Last year, sales of smart rowing machine Hydrow increased 500 per cent. But with gyms now open, there’s the chance for those who might not have had access to a £2,295 machine to try a taste of the rowing-machine fitness trend. 

The holy grail for time-squeezed back-to-the-gym goers is to find an exercise that, in one go, can sculpt the muscles and supercharge the heart and lungs. Rowing activates 85 per cent of the body’s major muscle groups and is backed up by epic levels of cardiovascular endurance, which can see up to 800 calories burned in an hour-long session. Little wonder, then, that more and more gyms are offering rowing classes that embrace the powers of the ergometer, from local boutique studios to bigger gyms with outposts all over the globe, such as F45 and Orangetheory. I put three styles of class to the test.

Calorie burn at Core Collective

© Daniel Harris

At its three London locations, Core Collective draws the crowds with the kind of softly lit, Malin + Goetz-stocked changing rooms I’d associate with a spa session. The aesthetic belies the punishment doled out in its industrial-chic studios that run from hardcore spinning and circuits to yoga and Pilates.

The rowing fix here comes in two varieties. I opted for Row Sweat, which is formulated for the maximum calorie burn – it’s the one to go for if you’re after weight loss and toning. In the short, sharp rowing sets, no longer than three minutes, the focus isn’t on how far or fast we’re going, it’s all about the calories burnt per hour. As I feel my heart rise in my chest, I distract myself with thoughts of how many KitKats I’m earning with each set. The floor exercises in between rows are the toughest of the classes I have tried, as our trainer India guides us through sets of compound lifts that activate the whole body: a deadlift segues into an overhead press that segues into a squat. It’s working the muscles, sure, but it’s also pushing the heart and lungs, and I’m gasping by the end of every set.

If you’re after massive power and bulging muscles try Row Strength, which swaps the high-intensity weights for heavier lifts to improve your form and build up the physique. And remember to order yourself a smoothie or protein shake when you book your class – it’ll be waiting for you for a well-earned post-workout lounging session beside one of the studio’s squashy sofas. Three classes from £40; memberships from £175 a month, core-collective.co.uk

Interval training at Rowbots

Rowbots’ new Liverpool Street outpost is a crackle of fluorescent lights and brushed metal that makes a satisfying backdrop for pre-workout Insta shots, and there’s a bar serving a mix of protein shakes, smoothies and slickly packaged cold drinks for when you emerge in a soak of perspiration.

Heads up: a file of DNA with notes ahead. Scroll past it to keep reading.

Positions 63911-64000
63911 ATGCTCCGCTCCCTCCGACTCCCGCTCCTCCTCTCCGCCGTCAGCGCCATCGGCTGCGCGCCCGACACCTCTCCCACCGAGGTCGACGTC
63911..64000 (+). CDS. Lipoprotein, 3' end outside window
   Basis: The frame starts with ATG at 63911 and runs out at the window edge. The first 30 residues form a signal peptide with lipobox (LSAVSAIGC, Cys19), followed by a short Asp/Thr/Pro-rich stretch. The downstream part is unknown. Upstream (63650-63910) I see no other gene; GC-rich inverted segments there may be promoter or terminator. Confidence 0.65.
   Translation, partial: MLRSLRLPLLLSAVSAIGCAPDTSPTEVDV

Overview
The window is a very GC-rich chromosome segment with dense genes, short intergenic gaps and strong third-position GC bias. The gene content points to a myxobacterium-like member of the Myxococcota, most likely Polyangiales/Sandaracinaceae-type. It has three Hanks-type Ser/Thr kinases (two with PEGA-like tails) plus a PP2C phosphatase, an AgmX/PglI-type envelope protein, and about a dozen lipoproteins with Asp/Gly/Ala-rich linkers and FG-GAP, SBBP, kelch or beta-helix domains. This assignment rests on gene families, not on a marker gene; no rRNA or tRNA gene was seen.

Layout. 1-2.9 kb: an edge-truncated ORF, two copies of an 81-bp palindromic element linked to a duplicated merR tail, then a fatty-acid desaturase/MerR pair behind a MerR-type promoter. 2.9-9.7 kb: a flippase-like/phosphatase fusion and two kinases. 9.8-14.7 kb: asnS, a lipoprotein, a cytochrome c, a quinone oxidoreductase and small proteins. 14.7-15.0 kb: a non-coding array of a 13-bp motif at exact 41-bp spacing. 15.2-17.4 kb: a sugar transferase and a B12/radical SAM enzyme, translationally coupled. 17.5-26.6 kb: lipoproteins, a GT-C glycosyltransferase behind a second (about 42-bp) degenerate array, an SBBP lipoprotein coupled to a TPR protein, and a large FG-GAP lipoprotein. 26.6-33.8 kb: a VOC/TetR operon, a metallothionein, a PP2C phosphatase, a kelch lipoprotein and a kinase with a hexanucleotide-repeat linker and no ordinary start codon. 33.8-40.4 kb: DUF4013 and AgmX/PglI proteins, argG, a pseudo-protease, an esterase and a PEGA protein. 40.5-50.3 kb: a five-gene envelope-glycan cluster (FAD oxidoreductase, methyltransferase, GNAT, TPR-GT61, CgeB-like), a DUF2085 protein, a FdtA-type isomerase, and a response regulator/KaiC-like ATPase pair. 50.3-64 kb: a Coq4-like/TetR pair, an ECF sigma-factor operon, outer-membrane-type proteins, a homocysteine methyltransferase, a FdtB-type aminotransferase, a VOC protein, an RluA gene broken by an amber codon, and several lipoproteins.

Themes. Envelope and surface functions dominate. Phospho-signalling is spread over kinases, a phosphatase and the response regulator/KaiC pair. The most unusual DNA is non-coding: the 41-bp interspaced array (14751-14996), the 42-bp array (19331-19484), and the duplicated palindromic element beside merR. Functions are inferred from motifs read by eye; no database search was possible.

I try Rowbots Action, a 50-minute mixtape of rowing intervals coupled with floor exercises aimed at building power and strength, set against a thumping soundtrack. After a warm-up on the rowing machine, head trainer Tess has us set ourselves targets for how far we can row in two minutes. I scrape in over 600m after a hard push, feeling cooked – then Tess tells me on the next set I’ll be aiming for 620. Then 640m, the set after that. And so it goes, each interval designed to push the limit further – I row for 10 more seconds all-out, add 2kg to my floor-based overhead press, do two more agonising burpees before I collapse. 

It’s a great introduction to the rowing-class format because you’re in charge of setting – and meeting – your own targets. There’s more than a little satisfaction in seeing the water roiling in the cylinder when I’m giving it everything I have. I spend the rest of the day in a happy haze of endorphins, sore, tired, but feeling unstoppable. Three classes from £25; memberships from £78 a month, rowbots.co.uk

Circuits at Milo and the Bull

South of the Thames in Clapham Junction, Milo and the Bull studio runs a trio of rower-based classes. Its Coar classes bring the cardio blast of rowing to a classic circuit training routine. The studio blackboard lists the day’s menu of physical torment – on the day I visit, trainer Harry Grenville has us doing quick-fire rounds of 40-second sprints on the rower squeezed between a selection of squats, deadlifts and bench presses for a balance of aerobic fitness and strength gains.

With only four-eight minutes per exercise, the selection of exercises is laser-focused on one muscle group at a time. By turns I feel the burn in my back, legs, and arms, but I’m never so totally worn out I can’t still give it some oomph on the erg sets. Grenville flits between the stations correcting my lifting form and chiding me for slacking off when he spots my rowing pace drop.

Time flies, but it feels super-productive – a full all-over body workout. Other classes include Crew, involving longer periods on the rowing machine, which build endurance; and Regatta, which pits “crews” head-to-head against one another in high-intensity sets for a competitive edge. Three classes from £30; memberships from £100 a month, miloandthebull.com

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